…When I first arrived in the United States at age 11, I had interest in other activities such as sports, but later on, When I became about 14 years old, I got more interested in filmmaking and photography again. I started out shooting action sport pictures for school and kept getting featured on the magazine for my work. It was a start but I also enjoyed fine art photography. I kept learning everything starting from the settings, composition, editing etc. I improved very much and learned through experiences by myself. ..
Robyn: Yes. My favorite shoot with you was in the woods because we did four different photo shoots in one. I felt free to be whatever it was I was feeling in the moment. I brought several costume changes that were easy where I could just throw something on over what I was wearing and it totally transformed it. Not only was I free to express myself through movement ’cause I do dance and art modeling and I’ll work that into it.
One of the greatest things I can receive as an artist is freedom to express myself. It’s always easy to work with you because you’re always open to my ideas and I could just emote. When I saw the photographs afterward, I looked at what you saw and you captured the angles, the moments when it felt very intense and expressive for me, and you captured these beautifully. Sometimes you would give minimal guidance, like what we got from the fairy shot that turned that into such magic.
I didn’t know what you were seeing and when I saw the finished work …
you did Photoshop to it, the green one where I’m reaching out… I could not have done that work on my own. I can be on my end and do my part, but I that collaboration is necessary in order for me to gain something much greater than myself that I couldn’t have done on my own.
Alex: If you look at the different photos that we’ve got, they’re very, very different they don’t even look like they’re from the same shoot or same session. It’s almost like you changed costume then the whole world changed around you. You used the term transformation before and it was just an amazing thing for me to capture. Then there are limitations when you’re in nature about what’s there, so there has to be in my eyes a capture process and for me, the capture starts with capturing who you are at peak moments of emotion and then trying to enhance that to tell the story. So the collaboration is ongoing and it continues from the time we decided we’re going to do a shoot.
Sometime around 2008, the realization hit me fully and I changed my working title at Concierge Photography from Photographer to Photographic Artist (and added Director of Photography the last couple of years when I started directing photography and lighting for local indy director, Maria Sawoch Filipone). And the change came very suddenly. Typically, I endeavored to capture an image in the camera, and it either met my objective or it didn’t. I built up a small library of really good photographs, and a really large library of, to quote Agent 86, “Missed it by that much!”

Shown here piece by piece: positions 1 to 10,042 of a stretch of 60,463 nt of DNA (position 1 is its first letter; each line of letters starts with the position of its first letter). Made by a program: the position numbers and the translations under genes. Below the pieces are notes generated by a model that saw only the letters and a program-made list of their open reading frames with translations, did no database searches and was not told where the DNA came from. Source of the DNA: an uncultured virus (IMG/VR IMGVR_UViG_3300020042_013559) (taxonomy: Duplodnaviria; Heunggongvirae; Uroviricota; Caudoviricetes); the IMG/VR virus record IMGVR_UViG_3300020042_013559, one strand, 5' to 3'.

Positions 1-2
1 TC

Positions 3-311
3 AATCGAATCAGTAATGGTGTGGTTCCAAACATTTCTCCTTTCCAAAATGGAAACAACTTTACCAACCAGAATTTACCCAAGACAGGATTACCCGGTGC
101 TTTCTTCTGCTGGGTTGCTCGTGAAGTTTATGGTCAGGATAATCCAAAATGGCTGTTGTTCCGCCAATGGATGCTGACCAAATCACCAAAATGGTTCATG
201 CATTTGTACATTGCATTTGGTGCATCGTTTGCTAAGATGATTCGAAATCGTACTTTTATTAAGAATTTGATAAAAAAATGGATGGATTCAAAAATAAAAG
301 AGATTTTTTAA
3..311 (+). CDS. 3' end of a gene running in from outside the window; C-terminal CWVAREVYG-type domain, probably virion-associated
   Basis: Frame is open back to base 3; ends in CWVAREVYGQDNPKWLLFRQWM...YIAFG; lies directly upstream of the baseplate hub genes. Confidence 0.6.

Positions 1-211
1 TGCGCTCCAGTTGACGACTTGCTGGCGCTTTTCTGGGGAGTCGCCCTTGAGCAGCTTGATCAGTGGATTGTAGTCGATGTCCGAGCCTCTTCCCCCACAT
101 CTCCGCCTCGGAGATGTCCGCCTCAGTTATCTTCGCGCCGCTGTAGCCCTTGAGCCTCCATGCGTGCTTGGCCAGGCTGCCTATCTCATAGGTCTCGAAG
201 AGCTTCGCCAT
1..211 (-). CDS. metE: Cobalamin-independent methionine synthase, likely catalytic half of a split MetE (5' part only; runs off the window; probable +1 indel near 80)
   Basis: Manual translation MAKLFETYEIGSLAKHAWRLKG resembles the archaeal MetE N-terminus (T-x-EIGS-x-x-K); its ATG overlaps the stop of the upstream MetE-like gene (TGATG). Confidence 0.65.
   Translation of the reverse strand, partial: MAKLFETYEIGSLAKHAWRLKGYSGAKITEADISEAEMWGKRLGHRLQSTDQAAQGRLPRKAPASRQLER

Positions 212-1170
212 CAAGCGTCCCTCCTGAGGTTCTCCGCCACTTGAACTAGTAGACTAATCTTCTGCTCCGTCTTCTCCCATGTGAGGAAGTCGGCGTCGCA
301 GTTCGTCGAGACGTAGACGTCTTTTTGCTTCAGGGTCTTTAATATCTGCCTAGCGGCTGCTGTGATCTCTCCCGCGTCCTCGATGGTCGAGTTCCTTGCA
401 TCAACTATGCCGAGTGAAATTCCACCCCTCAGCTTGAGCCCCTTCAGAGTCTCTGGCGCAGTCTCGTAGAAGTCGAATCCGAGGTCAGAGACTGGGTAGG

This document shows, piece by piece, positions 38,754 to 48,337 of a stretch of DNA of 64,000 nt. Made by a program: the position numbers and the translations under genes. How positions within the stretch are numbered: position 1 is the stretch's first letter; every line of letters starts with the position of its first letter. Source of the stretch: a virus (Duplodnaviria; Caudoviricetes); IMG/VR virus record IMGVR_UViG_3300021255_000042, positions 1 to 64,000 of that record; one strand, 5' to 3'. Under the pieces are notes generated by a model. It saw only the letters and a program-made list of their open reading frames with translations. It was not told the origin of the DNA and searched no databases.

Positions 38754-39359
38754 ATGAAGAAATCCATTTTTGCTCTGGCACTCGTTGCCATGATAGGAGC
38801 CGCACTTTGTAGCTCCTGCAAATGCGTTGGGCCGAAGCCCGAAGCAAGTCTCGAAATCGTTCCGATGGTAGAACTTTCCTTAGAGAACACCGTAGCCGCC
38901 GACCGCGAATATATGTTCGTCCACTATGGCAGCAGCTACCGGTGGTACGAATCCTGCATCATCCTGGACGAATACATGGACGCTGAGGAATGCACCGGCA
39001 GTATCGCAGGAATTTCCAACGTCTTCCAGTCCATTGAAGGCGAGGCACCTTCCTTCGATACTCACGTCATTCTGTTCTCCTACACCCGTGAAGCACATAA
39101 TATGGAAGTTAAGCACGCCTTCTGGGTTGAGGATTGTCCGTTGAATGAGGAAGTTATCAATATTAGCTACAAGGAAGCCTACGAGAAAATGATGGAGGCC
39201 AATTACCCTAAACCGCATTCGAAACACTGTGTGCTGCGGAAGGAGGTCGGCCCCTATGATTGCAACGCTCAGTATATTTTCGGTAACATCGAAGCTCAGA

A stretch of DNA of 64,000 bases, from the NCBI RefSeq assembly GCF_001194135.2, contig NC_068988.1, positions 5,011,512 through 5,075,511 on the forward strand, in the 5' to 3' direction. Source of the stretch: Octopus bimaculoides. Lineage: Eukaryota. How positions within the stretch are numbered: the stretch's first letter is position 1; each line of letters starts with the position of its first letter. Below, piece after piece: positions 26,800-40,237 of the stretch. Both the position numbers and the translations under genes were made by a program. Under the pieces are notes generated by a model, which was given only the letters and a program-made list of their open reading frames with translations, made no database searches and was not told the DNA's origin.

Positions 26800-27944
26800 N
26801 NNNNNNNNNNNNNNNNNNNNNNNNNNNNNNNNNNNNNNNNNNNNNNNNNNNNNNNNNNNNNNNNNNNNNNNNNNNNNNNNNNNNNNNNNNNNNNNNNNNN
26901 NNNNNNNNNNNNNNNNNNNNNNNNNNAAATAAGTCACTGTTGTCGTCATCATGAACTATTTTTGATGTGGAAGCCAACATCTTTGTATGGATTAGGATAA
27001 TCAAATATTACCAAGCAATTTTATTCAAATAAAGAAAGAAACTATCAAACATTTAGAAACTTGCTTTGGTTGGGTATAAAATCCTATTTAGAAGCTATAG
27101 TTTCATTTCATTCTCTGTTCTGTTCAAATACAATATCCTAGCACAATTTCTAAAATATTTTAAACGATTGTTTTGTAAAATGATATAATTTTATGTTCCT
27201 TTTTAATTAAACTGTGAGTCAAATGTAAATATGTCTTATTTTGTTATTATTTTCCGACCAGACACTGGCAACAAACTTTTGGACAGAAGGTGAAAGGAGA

One image convinced me to change from what I categorized as a Capture mindset to a Create mindset. Although it started as 2 images I took while running race committee for Sagamore Yacht Club in Oyster Bay, I saw potential for something better and I sat down in my first serious Photoshop session. About 9 hours later, I had created an image called Happy Fleet. I won’t bore you with the details, but the image Illustration of the Year for Professional Photographers of Greater New York, and Town of Oyster Bay People’s Choice Environmental Photo of the Year awards. It’s one of my bestselling artworks.
Yeah, that’s what I’m really proud of. It’s not a tribute band. I do a lot of cover music and I do it my way. I work a lot with Eric Schwartz and the people that have come on board with me, and help support the vision and really believe in what we’re doing. It’s something I’m very proud of, I’m sure in the history of entertainment there have been similar concepts, but as of right now there’s nothing like it, it is like a variety show. We come out, interact with the audience. One of the things I’m really proud of is it’s not a tribute show, it’s a tribute but in pieces, you know.
Alex: Well you play so many different genres and artists in a single show. You mentioned Eric Schwartz. He leads the horn section and horns really bring a lot of depth to any music and in some cases even leads in parts of the show.
Billy: Yeah, so, you know the greatest thing is that I can sit down for a couple minutes to do stand up. It’s not straight stand up. It’s not straight Impressions and all this and maybe some John Travolta and some David Lee Roth or an Ozzie Osbourne impression, but I can incorporate all of that stuff to introduce songs, and also with it telling the story of my life and what really turns me on as a performer, and I think it really comes out in the show.
AW: And I’m seeing something over there on the chair (referring to Maya’s paint pallet)
MF: Yeah, it is my, one of my tools. So I mix and match my paints and millions of brushes that I have – I draw, I paint, with anything that I see next to me. So, that could be an art piece as well –
AW: Yes, I was thinking that we’d photograph it and use that as part of the article.
MF: They actually have that in the city. They have like a big, I forgot what it’s called, they have a collection of… from the different artists –
AW: The palettes –
MF: The palettes from different artists, from, centuries, and they’re selling them as art pieces.
AW: I think they are. You want to hear a funny story, I went to Jackson Pollock’s house, are you familiar with Jackson Pollock? He does, he’s passed away quite a few years, but he did drip and splatter paintings. He lays canvas on the floor, and would spread his paint, and move it all over the place, and a lot of his paint would miss the canvas. So around the edges of the canvas, you’d have all this paint splatter. I made artwork by photographing his paint splatter.
MF: Oh, well that’s, that’s very interesting.
AW: It was awesome to see. What pieces are you working on now?
MF: Well, this I just finished. And I’m working on the piece ‘Medusa’ for past three years’ I believe. I wanted to bring character to it and thoughts. It’s still in my head.
AW: And I’ve noticed you have lots of black and white pieces as well as the color pieces.